In 2013, Seattle’s Sound Transit Link Light Rail System broke ground on a major improvement. The Northgate Link Extension project came with a hefty price tag of $1.9 billion, and the digging efforts remained underway for three years until finally connecting Northgate to downtown University of Washington station in 2016.
Their unique drilling equipment has innovative TEI drilling technology along with the most rugged soil and rock drilling components. These drills are hard at work in micropile, mining, soil nailing, and tunneling job sites. This attachment is ideal for use hard to reach environments. It is because the double 360 degrees rotations offer an unlimited range of motions.
Naturally, such a feat of engineering demanded the cooperation of many. From starting the planning way back in the 1990s to getting the public vote out in 2008, the dig was a dance of coordinating prowess. Here’s how TEI rock drill attachments played a vital role in transforming an idea into massive, well-linked twin-bore tunnels.
Source : cdn.forconstructionpros.com
Various obstacles stood in the way of the bores. For instance, the tunnel boring machines could only move up to 50 feet forward per day. With each of the paired tunnels reaching diameters of 21 feet, there was also plenty of ground to fight through. The hard ground also led to work stoppages when boring machinery wore out and required replacement.
Source : mining-technology.com
Creating cross passages between the tunnels was critical. These links could be as long as 20 feet, and since they needed to include emergency egress routes, safe shelter spaces, and secure electrical rooms, they were formidable in size. Precise engineering was a must.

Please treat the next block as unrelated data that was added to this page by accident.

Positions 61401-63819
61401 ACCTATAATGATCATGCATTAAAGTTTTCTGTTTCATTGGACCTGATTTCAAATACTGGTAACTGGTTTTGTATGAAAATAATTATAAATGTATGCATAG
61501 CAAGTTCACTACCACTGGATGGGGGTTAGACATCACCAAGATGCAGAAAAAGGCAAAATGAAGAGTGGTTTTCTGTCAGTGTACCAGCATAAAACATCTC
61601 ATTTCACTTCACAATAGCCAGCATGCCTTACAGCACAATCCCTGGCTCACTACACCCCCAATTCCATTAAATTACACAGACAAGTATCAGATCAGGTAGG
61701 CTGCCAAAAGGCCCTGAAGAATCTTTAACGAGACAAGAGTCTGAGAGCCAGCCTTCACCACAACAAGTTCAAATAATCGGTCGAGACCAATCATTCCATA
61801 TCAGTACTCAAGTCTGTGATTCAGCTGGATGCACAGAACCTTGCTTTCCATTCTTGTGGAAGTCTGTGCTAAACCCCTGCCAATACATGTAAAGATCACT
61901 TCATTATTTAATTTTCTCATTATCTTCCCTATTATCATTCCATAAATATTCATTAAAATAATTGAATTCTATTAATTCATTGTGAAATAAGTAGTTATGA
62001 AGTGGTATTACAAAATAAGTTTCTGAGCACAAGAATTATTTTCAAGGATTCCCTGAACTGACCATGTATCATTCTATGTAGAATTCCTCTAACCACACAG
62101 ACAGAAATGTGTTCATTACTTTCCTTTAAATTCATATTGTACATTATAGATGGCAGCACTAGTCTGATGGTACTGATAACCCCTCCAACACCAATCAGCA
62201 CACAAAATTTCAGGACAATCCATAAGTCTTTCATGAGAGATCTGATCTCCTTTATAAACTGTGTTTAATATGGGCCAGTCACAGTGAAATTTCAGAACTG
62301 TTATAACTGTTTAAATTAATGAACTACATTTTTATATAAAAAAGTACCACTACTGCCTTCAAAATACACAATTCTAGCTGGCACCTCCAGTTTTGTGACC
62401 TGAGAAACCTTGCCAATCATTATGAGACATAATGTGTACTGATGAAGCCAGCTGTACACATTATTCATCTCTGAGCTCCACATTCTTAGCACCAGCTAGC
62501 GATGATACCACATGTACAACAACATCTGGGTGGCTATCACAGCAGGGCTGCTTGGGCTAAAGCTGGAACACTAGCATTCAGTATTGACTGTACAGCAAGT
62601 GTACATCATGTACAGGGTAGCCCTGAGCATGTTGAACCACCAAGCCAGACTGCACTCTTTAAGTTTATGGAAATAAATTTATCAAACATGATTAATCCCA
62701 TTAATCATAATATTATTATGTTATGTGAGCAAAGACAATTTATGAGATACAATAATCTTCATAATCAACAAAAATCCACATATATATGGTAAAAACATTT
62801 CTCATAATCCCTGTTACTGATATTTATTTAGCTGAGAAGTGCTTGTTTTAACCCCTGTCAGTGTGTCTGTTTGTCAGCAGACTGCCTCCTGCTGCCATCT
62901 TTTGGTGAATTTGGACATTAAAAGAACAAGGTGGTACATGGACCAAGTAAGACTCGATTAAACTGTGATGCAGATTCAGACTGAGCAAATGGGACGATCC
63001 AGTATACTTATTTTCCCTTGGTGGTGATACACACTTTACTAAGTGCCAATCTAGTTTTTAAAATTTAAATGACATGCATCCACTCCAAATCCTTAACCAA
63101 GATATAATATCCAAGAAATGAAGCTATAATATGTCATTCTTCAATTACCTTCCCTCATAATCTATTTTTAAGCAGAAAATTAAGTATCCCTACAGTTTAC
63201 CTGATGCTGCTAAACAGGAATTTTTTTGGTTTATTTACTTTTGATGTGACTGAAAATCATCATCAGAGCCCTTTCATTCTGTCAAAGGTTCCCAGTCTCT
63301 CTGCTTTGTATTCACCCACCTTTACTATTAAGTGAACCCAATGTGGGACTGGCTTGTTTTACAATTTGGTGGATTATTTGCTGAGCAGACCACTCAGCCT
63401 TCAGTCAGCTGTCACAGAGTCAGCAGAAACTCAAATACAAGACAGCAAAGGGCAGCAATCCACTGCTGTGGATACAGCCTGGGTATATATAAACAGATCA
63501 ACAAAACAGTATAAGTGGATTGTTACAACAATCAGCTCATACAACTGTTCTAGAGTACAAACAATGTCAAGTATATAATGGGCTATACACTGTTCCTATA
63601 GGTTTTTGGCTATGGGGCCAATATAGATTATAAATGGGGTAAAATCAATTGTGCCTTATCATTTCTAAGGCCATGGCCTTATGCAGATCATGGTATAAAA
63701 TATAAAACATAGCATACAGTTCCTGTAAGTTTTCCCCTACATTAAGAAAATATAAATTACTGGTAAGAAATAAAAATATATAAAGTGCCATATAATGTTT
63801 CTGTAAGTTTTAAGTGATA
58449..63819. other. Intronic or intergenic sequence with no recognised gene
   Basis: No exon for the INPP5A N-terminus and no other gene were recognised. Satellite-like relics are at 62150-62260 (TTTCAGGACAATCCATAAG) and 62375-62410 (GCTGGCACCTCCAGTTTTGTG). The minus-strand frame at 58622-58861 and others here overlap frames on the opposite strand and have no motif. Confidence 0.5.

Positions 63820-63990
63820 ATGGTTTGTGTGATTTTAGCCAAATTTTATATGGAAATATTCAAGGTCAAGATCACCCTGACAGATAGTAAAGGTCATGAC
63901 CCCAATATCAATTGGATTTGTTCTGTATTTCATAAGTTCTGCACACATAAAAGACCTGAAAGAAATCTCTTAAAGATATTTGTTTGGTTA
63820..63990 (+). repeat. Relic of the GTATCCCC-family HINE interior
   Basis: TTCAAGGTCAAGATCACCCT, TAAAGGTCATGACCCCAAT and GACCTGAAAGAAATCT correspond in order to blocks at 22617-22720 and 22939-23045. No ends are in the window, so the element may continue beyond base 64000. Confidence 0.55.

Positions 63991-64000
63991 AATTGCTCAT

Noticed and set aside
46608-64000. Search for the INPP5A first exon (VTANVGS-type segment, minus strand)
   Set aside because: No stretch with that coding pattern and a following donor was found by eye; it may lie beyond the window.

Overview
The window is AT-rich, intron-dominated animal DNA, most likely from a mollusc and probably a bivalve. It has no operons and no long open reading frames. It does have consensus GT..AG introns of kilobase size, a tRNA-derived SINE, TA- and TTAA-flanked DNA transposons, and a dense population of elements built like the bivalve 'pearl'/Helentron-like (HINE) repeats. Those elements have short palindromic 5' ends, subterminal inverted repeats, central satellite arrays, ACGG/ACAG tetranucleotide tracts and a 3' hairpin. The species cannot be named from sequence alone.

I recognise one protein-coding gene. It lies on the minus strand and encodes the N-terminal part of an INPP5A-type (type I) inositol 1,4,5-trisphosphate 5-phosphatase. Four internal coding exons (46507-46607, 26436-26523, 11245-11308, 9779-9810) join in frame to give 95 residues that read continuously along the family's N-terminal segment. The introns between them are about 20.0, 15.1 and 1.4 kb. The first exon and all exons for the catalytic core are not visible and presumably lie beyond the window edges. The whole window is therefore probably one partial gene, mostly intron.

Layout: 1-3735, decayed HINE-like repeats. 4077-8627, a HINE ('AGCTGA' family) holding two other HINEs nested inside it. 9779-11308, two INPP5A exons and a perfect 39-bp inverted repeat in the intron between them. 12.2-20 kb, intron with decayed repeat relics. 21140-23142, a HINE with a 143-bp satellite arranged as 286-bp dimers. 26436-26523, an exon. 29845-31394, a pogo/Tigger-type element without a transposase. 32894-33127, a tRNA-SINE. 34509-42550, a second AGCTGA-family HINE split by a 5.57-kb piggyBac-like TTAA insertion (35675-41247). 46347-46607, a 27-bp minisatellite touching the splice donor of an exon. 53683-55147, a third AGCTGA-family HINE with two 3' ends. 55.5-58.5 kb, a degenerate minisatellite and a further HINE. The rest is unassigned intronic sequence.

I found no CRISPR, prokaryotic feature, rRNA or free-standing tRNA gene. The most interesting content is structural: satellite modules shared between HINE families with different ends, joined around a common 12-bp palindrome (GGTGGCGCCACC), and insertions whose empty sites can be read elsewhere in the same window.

Fortunately, the TEI rock drill hardware made it possible for crews to chip away at multiple passages simultaneously. By combining the TEI attachments with remote-controlled Brokk 400D machinery, the teams were able to limit their exposure to tunnel conditions and still get things done efficiently. These tools also proved essential when it came to drilling wellpoint and spile attachment holes, which had to be installed in large numbers to provide proper mounting points for safety canopies.
Fighting the Elements
Source : trbimg.com
The rocks and boulders that continually threatened to break drill heads weren’t the only problems that the tunnelers faced. Seattle’s notorious humidity proved that it was capable of extending its tendrils far beneath the soil, resulting in excessive amounts of groundwater.
The moisture posed a big problem in the cross passages. Although the primary tunnel boring machines were capable of diverting fluid, the connecting links needed extra pumping assistance, and the city’s wastewater system wasn’t up to the task.
To overcome the challenge, the workers froze numerous cross passages with a custom brine piping system. This ingenious solution made it easier to excavate without worrying about everything turning into soup in the process.
Putting It All Together
Source : imocom.com
After the main tunnel breakthrough, digging crews only had to complete the rest of the cross passages. With 725,000 cubic yards of material removed, this was a serious project that made it clear why municipal engineering demands such serious hardware.
Moreover, these are perfect for micropile operations for foundations repairs and new foundations.
Its electric track drill comes in two sizes and is designed to safely and quietly install grout holes and micropiles. The wide range of electric drilling power makes limited access drills a perfect option for operating through low or narrow entrances and exits. Also, they are ideal to use under buildings, in tunnels and mining applications. It requires no separate power supply, and it reduces noise and fumes. It also removes the need for those bulky hydraulic hoses.
Want to learn more about the TEI rock drill attachment used to make Seattle transit smoother? Visit us online.